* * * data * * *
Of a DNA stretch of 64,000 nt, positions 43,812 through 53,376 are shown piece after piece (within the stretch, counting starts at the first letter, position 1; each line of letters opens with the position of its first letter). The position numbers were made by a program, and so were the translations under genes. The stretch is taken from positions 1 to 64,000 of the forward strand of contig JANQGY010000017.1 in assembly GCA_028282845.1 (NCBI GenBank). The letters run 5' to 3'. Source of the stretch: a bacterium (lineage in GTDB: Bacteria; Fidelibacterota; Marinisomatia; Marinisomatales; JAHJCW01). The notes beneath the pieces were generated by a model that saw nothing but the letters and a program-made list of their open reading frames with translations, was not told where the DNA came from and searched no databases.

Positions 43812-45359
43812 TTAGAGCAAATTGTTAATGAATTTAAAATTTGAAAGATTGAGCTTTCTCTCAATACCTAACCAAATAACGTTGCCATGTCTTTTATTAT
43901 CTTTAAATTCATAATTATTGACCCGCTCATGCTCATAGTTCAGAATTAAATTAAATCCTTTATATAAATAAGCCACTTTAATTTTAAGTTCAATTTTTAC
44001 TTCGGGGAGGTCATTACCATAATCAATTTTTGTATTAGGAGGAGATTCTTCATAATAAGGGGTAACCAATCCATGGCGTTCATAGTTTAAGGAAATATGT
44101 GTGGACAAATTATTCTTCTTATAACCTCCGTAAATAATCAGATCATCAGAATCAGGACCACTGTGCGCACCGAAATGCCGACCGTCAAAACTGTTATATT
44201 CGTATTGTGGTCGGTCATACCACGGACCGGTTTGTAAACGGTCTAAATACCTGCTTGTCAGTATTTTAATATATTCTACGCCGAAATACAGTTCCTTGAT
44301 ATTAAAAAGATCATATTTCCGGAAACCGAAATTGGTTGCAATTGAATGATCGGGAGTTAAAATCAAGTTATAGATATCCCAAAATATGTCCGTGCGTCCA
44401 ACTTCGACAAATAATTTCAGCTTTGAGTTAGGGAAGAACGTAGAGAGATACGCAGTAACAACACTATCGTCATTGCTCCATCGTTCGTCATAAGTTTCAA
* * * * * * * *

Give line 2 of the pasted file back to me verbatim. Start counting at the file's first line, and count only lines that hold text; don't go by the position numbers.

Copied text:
Positions 43812-45359